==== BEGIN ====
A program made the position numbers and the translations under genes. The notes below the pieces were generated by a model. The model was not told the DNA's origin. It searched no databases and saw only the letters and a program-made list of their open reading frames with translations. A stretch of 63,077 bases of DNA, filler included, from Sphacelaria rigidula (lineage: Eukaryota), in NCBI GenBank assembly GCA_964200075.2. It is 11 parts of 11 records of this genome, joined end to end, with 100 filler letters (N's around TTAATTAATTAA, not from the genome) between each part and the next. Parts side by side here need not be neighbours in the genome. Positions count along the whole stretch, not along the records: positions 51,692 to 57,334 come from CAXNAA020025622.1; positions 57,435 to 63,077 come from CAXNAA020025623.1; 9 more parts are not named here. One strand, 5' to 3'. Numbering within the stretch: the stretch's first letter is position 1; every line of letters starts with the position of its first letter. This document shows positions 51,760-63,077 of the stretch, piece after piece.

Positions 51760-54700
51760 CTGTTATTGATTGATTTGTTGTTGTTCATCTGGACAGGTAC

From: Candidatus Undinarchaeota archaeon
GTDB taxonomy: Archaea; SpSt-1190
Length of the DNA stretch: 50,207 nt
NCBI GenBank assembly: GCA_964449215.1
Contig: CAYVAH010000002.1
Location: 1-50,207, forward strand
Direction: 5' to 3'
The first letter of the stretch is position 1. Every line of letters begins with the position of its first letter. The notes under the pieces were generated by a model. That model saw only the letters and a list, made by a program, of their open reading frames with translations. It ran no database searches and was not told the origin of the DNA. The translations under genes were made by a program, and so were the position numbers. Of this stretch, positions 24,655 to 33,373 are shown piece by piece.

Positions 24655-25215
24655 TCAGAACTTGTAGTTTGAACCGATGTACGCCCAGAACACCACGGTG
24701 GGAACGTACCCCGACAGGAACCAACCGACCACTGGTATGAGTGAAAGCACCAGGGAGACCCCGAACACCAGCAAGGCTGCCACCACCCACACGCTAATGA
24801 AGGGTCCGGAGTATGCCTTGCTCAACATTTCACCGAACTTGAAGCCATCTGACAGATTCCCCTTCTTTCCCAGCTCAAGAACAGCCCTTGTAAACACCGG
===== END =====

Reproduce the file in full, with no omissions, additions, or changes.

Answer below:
A program made the position numbers and the translations under genes. The notes below the pieces were generated by a model. The model was not told the DNA's origin. It searched no databases and saw only the letters and a program-made list of their open reading frames with translations. A stretch of 63,077 bases of DNA, filler included, from Sphacelaria rigidula (lineage: Eukaryota), in NCBI GenBank assembly GCA_964200075.2. It is 11 parts of 11 records of this genome, joined end to end, with 100 filler letters (N's around TTAATTAATTAA, not from the genome) between each part and the next. Parts side by side here need not be neighbours in the genome. Positions count along the whole stretch, not along the records: positions 51,692 to 57,334 come from CAXNAA020025622.1; positions 57,435 to 63,077 come from CAXNAA020025623.1; 9 more parts are not named here. One strand, 5' to 3'. Numbering within the stretch: the stretch's first letter is position 1; every line of letters starts with the position of its first letter. This document shows positions 51,760-63,077 of the stretch, piece after piece.

Positions 51760-54700
51760 CTGTTATTGATTGATTTGTTGTTGTTCATCTGGACAGGTAC

From: Candidatus Undinarchaeota archaeon
GTDB taxonomy: Archaea; SpSt-1190
Length of the DNA stretch: 50,207 nt
NCBI GenBank assembly: GCA_964449215.1
Contig: CAYVAH010000002.1
Location: 1-50,207, forward strand
Direction: 5' to 3'
The first letter of the stretch is position 1. Every line of letters begins with the position of its first letter. The notes under the pieces were generated by a model. That model saw only the letters and a list, made by a program, of their open reading frames with translations. It ran no database searches and was not told the origin of the DNA. The translations under genes were made by a program, and so were the position numbers. Of this stretch, positions 24,655 to 33,373 are shown piece by piece.

Positions 24655-25215
24655 TCAGAACTTGTAGTTTGAACCGATGTACGCCCAGAACACCACGGTG
24701 GGAACGTACCCCGACAGGAACCAACCGACCACTGGTATGAGTGAAAGCACCAGGGAGACCCCGAACACCAGCAAGGCTGCCACCACCCACACGCTAATGA
24801 AGGGTCCGGAGTATGCCTTGCTCAACATTTCACCGAACTTGAAGCCATCTGACAGATTCCCCTTCTTTCCCAGCTCAAGAACAGCCCTTGTAAACACCGG